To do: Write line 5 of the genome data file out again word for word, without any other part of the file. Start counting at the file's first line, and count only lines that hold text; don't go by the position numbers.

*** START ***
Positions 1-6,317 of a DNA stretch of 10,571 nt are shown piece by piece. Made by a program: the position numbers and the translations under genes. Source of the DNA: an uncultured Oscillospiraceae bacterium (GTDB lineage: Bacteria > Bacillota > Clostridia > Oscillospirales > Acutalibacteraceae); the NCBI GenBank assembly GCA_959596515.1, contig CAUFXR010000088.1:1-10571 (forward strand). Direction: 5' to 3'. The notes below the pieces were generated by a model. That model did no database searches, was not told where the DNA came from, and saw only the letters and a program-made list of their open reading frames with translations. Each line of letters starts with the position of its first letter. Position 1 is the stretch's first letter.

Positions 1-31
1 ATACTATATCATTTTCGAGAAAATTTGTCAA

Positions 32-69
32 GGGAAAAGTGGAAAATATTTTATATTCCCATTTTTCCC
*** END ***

32 GGGAAAAGTGGAAAATATTTTATATTCCCATTTTTCCC